A first for everything: psychosis, mania, depression and being sectioned
Jamie blogs about her experiences and the importance of her family’s support.
Being sectioned was the most debilitating experience of my life, but also the most illuminating. After a period of working in a stressful job and getting little sleep, I experienced my first bout of psychosis; hearing voices, hallucinating and strange, scary thoughts. I was paranoid, thinking that I was constantly being watched by my work colleagues and housemates. I spent some time on a mental health ward, but with the support of my family, visiting me every day, I was able to get through it. They would talk to me about normal things, bringing me back from the strange, unreal world that I was living in.
After I came out of hospital, all seemed well for a while. I went back to work and stopped taking my medication. Then came the mania – my usually low confidence was sky high. I would be running around at all hours of the day, spending money frivolously and behaving recklessly. Back into hospital; sectioned yet again. Upon leaving hospital I was still manic to an extent, but back on medication to control it.
It was a few weeks after leaving hospital that I started to experience dark, intrusive thoughts. They were the kind of thoughts that no one wants to be having; so scary, real and unlike myself that I didn’t know how to cope. This started a spiral of depression, panic attacks and low confidence. I spent my time wrapped up in these thoughts, convincing myself that I was a terrible person and losing the confidence to talk to others. Back to hospital. Again, my family visited me on an almost daily basis.
One day, a psychiatrist on the ward explained that I may be experiencing obsessive intrusive thoughts. It wasn’t until this point that I understood that my condition was shared by others. Through research, I found that many people have had similar experiences and that there are means of combating them. By paying less attention to them and allowing them to flow in and out without reacting, you are able to diminish the hold they have over you.
I was still terrified of sharing these unwanted thoughts with others, as I thought people would see me as weird or dangerous. However, I summoned up the courage to share some of these with my family, who reassured me the things going through my head were just thoughts and nothing more. Even with their support, it wasn’t until I started CBT (Cognitive Behavioural Therapy) that I finally began to accept that the thoughts were nothing more than that, which helped them to become a little easier to manage.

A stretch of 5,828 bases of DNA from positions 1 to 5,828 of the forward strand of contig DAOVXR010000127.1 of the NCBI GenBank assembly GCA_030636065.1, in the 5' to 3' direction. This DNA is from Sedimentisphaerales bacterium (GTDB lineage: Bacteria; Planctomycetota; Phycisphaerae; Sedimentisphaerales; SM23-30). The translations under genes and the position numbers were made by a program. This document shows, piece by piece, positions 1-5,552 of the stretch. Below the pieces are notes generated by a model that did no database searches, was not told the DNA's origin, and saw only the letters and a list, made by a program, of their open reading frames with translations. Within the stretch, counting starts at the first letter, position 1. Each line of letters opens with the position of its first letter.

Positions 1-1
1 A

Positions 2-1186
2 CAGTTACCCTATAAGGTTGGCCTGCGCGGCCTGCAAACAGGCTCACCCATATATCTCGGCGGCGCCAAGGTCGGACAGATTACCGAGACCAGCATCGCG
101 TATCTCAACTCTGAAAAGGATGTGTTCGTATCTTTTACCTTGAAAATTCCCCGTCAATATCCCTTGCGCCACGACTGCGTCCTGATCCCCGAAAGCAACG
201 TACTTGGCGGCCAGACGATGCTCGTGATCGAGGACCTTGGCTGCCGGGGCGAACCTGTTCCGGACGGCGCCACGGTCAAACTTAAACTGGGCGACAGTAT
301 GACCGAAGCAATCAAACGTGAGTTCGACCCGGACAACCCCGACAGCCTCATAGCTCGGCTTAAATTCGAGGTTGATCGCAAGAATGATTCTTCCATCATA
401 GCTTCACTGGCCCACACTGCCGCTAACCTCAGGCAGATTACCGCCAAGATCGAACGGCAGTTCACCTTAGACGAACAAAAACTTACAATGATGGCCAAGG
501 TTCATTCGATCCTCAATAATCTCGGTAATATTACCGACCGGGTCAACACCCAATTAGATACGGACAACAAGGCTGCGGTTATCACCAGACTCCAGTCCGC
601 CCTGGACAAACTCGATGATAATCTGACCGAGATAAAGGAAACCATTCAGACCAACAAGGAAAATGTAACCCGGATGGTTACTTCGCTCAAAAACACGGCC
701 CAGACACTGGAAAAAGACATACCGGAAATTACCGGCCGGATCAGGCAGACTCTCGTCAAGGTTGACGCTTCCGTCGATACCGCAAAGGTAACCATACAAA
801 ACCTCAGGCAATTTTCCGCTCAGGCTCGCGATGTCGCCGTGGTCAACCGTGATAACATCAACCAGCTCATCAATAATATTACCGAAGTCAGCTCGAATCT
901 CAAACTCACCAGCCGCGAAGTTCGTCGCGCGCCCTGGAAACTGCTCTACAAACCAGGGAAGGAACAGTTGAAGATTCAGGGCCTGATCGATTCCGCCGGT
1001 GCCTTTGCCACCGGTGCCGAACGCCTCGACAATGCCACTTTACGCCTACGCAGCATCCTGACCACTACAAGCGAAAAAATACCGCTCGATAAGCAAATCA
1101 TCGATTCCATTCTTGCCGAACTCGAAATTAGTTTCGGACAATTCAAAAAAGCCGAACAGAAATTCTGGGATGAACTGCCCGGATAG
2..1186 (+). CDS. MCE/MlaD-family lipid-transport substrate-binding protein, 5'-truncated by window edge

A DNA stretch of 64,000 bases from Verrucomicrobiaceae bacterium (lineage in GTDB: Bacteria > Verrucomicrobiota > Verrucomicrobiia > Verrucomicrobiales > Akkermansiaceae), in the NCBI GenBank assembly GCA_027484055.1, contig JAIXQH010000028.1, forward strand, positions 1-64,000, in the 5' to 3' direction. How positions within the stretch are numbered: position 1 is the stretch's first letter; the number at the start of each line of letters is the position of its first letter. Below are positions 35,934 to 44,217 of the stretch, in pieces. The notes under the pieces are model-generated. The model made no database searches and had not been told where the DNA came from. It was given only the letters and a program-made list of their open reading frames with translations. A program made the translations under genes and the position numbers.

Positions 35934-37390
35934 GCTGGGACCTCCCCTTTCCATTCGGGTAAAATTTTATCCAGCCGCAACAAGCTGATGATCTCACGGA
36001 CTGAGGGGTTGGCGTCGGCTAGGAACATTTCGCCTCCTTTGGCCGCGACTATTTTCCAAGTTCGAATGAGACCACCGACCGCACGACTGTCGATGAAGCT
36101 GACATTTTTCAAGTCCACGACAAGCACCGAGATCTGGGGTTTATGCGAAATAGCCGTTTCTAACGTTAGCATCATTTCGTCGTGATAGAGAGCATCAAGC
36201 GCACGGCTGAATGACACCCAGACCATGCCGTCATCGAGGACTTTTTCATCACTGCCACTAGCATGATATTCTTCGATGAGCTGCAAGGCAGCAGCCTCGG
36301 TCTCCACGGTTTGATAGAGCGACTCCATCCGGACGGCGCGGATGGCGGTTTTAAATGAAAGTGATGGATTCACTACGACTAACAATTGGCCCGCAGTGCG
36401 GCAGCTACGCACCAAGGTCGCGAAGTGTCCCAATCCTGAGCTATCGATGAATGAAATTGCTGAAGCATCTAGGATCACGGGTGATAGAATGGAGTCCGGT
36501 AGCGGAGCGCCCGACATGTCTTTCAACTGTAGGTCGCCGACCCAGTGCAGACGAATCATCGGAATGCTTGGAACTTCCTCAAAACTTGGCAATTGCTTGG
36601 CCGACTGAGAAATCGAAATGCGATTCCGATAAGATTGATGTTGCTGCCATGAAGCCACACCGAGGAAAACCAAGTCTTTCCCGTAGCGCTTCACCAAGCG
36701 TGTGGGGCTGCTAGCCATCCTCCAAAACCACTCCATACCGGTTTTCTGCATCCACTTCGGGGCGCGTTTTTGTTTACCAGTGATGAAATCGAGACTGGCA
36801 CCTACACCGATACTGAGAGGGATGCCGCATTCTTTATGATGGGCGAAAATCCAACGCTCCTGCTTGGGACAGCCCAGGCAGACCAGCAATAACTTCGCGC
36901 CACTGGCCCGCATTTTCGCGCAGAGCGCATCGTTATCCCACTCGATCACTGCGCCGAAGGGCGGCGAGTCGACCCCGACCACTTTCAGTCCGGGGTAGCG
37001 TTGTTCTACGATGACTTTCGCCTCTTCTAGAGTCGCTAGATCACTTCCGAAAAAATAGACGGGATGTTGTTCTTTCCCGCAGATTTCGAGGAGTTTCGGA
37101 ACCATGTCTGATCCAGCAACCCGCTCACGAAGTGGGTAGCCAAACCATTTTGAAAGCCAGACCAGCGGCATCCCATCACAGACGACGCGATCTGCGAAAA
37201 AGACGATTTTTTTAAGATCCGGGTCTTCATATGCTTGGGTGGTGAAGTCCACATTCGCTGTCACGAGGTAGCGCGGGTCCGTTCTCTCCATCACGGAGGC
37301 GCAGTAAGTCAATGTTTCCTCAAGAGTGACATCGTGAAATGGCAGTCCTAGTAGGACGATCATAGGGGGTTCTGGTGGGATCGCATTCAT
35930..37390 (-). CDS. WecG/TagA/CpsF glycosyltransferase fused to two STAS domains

The support I’ve had from my family through these ‘firsts’ has been truly incredible. Not once did anyone blame me for anything and I put them through a lot. Throughout the highs and lows, they have been there supporting me and never allowed my experiences to define me. When your confidence is low and nothing seems real, having that help is vital and I hope that others going through similar experiences are able to get the support they need and deserve.
I’m a 32 year old female who has experienced mental health problems for the past year and a half. I am now in the process of recovery and I hope that by writing this blog, others who have had similar experiences can relate.
Information & Support
When you’re living with a mental health problem, or supporting someone who is, having access to the right information - about a condition, treatment options, or practical issues - is vital. Visit our information pages to find out more.
Share your story with others
Blogs and stories can show that people with mental health problems are cared about, understood and listened to. We can use it to challenge the status quo and change attitudes.